Credit for the serial killer subgenre usually goes to Thomas Harris. However, two years before Harris introduced us to Hannibal Lecter, Shane Stevens wrote about Thomas Bishop in By Reason of Insanity, a serial killer thriller that predates the term serial killer.
Thomas Bishop’s mother, Sarah, resented him from birth. He robbed her of her figure, her sleep, her free time, and her attempts to keep her husband’s wandering eye focused on her. Harry Owens never really wanted to get married and never much wanted a kid. During an argument, Sarah tries using the idea that Thomas might not be his to wound his male ego but Harry is only too happy to latch on to any excuse to give the young boy nothing other than scorn.
After Harry dies in a failed robbery, Sarah moves outside of town. Bishop spends his formative years in near total isolation with his mother. Subjected to her brutal abuse and torture, he never knows love, comfort, or a touch that isn’t violent. In this house of horrors, young Thomas comes to share his mother’s growing belief that his real father is The Red Light Bandit.
Stevens uses the actual Red Light Bandit to great effect in By Reason. Armed with a red light to trick motorists into thinking he was a cop, the Bandit targeted couples in the secluded areas around 1948 Los Angeles. He drew a .45, robbed them, locked the men in the trunk, and assaulted the women.
Longtime criminal Caryl Chessman was on parole when the police spotted him driving a vehicle matching the Bandit’s description. He was apprehended after a high speed chase. Physical evidence, eyewitness testimony, and a confession earned Chessman a conviction on multiple counts of robbery, kidnapping, and rape. Under the Lindbergh Law, kidnapping was punishable either by life imprisonment or execution, and the jury voted for death.
However, Chessman wouldn’t go that easy. Acting as his own attorney, he became a cause célèbre and avoided the gas chamber for twelve years. The state finally executed him in 1960 and then only because a secretary’s misdialed number delayed what was supposed to be his latest stay by a few minutes too many.
Thoughts of the real life Caryl Chessman are Thomas’s sole source of comfort. He begins to think of his true father as a hero who struck against what his warped mind has come to perceive as the deepest evil: women. The thoughts grow and consume him until, at age 10, he snaps and kills his mother, eats her, then burns her remains in the stove. When the authorities find the grisly scene, Thomas is taken away and hospitalized. He’s poked, prodded, medicated, and given electro-shock treatments.
But Thomas knows how to wait. He knows how to watch. He knows how to learn. And, most of all, he knows how to plan.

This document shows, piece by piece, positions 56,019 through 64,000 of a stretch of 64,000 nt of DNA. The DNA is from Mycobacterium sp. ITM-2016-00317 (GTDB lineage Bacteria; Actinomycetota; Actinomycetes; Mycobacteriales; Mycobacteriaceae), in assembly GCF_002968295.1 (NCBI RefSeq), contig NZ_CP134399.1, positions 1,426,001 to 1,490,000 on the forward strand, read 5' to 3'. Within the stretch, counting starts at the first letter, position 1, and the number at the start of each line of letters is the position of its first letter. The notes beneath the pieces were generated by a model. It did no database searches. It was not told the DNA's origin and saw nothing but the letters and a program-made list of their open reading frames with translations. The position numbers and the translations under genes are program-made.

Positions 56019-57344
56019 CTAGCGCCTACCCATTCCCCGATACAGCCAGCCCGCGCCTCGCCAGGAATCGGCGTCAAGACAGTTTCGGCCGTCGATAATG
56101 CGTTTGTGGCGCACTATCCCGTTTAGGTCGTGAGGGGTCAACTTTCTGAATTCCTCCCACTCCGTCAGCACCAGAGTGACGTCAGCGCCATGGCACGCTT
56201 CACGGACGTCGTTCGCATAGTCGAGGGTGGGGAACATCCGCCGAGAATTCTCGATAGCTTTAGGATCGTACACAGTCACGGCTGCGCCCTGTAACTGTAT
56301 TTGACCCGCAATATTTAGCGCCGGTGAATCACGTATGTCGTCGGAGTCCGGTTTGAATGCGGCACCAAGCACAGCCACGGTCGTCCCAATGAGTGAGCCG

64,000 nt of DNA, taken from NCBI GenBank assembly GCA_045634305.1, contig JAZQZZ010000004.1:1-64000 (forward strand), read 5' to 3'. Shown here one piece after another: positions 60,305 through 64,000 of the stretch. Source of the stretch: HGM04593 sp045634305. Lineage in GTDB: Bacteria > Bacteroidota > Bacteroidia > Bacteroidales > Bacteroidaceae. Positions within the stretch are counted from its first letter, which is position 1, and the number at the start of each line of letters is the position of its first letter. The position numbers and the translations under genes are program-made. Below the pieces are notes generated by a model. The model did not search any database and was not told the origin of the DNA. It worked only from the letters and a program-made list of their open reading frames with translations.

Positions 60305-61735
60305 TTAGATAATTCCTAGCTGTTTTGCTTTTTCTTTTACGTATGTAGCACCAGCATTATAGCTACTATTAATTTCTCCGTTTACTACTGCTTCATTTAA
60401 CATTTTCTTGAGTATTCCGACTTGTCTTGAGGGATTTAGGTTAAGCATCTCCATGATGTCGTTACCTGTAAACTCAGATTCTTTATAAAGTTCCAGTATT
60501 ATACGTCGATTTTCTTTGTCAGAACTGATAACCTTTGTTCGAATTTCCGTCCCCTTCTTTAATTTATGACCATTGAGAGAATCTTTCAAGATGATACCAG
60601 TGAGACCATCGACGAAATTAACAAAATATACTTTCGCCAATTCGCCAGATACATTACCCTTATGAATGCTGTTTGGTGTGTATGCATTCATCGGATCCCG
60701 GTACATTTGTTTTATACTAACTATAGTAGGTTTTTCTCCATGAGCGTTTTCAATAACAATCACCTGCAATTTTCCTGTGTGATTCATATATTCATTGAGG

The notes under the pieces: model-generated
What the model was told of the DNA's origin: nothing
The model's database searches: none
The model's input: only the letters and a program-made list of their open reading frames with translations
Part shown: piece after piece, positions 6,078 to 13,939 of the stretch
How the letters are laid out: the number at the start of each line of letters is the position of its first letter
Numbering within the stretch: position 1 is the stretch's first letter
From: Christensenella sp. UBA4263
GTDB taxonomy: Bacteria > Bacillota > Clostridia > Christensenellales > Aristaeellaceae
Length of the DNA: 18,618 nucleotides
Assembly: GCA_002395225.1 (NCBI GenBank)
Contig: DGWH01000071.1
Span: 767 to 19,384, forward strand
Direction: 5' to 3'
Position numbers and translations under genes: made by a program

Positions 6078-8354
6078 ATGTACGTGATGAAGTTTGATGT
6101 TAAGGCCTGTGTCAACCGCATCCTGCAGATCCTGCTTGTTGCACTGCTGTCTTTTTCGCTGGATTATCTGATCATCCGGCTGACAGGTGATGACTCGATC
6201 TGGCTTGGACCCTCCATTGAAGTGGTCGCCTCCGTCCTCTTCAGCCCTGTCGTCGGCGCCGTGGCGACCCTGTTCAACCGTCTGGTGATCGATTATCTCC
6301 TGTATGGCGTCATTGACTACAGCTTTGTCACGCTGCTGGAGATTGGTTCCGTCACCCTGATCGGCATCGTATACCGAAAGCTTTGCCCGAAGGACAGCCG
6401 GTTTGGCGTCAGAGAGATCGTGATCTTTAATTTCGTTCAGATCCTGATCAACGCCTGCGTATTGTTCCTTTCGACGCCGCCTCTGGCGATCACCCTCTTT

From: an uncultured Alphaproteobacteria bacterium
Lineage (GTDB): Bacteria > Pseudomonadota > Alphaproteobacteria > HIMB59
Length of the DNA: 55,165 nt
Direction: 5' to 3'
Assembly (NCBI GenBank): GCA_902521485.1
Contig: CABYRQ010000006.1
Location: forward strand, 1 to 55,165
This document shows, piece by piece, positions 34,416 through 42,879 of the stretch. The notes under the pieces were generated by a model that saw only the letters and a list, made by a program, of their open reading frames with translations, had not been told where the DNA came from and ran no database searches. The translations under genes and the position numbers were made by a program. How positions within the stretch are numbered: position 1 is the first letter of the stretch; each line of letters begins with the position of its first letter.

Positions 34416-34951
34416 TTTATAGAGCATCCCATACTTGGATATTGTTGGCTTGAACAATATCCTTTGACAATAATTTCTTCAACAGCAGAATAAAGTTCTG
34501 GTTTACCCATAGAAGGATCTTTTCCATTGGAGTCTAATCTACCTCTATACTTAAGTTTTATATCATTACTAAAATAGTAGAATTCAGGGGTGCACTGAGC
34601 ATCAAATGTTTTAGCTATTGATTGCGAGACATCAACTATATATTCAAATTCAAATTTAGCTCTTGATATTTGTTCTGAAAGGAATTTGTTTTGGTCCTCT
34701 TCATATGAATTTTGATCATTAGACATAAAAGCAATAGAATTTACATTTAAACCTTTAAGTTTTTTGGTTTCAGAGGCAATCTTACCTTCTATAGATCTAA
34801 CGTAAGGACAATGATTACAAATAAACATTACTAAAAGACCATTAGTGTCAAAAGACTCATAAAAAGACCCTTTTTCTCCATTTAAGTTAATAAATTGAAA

Fifteen years after he’s first institutionalized, Bishop sees his opportunity when another inmate arrives with his same height and build. Thomas escapes, assumes another identity, and begins a killing spree targeting women that will bleed the country from one coast to the other. Bishop’s vicious reign of terror pulls in politicians, newspaper men, college professors, doctors, cops, sheriffs, the FBI, the mob, and his victims’ families.
Written in a style that reads more like true crime than thriller, Shane Stevens uses reporter Adam Kenton’s manhunt for Thomas Bishop to confront abuse, poverty, loneliness, crooked politics, sex, media manipulation, the death penalty, opportunism, the changing face of police work, and our twisted habit of making killers famous:
You want recognition? I mean real recognition? Your life story in all the papers, your face on television all over the country. Books written about you; what you eat, what you feel, what you think, what you don’t think. Maybe even a movie about you. Why not? They made movies about all the killers and maniacs I’ve mentioned, including Chessman. If that’s what you want, it’s easy. Just go out and kill some people. They don’t have to be presidents, they don’t have to be big shots. Just kill enough to make a big splash in the papers. Or kill only one or two in a novel way or a crazy way, anything to get the news media interested. You too can be famous.
Producing a book Stephen King called, “One of the finest novels ever written about perfect evil,” Shane avoids Harris’s flight of fancy. Unlike Thomas Bishop, the good Dr. Lecter is a comic book villain. Lex Luthor with a taste for human flesh. Doctor Doom without the metal armor. A Bond baddie with all the ridiculous background trappings—Eastern European nobility raised by a Japanese sexpot aunt, genius level intelligence, photographic memory, superb physicality and master level artistic ability—stripped of all the pulp fun. Thomas Bishop’s kills are real and brutal, a manifestation born of a lifetime of horrors. There are no diabolical schemes, no ridiculous clues hidden under fingernails and down someone’s throat. There are no bodies left in strange tableaus that echo some forgotten 16th century Italian artwork. There’s just blood and guts and rage and gore.
Thomas Bishop is a horror bred from humanity’s worst behaviors, the source of true evil.
Chad Eagleton is a hardboiled writer and unrepentant leftist currently working on the style of his soul. His work is available in print or eBook and online. Most recently, he edited the anthology Hoods, Hot Rods, and Hellcats. He currently serves as a reader for Needle: A Magazine of Noir and a co-editor at Beat To A Pulp. He’s also an obsessive Shane Stevens' fan, attempting to complete a biographical portrait of this tragically forgotten master.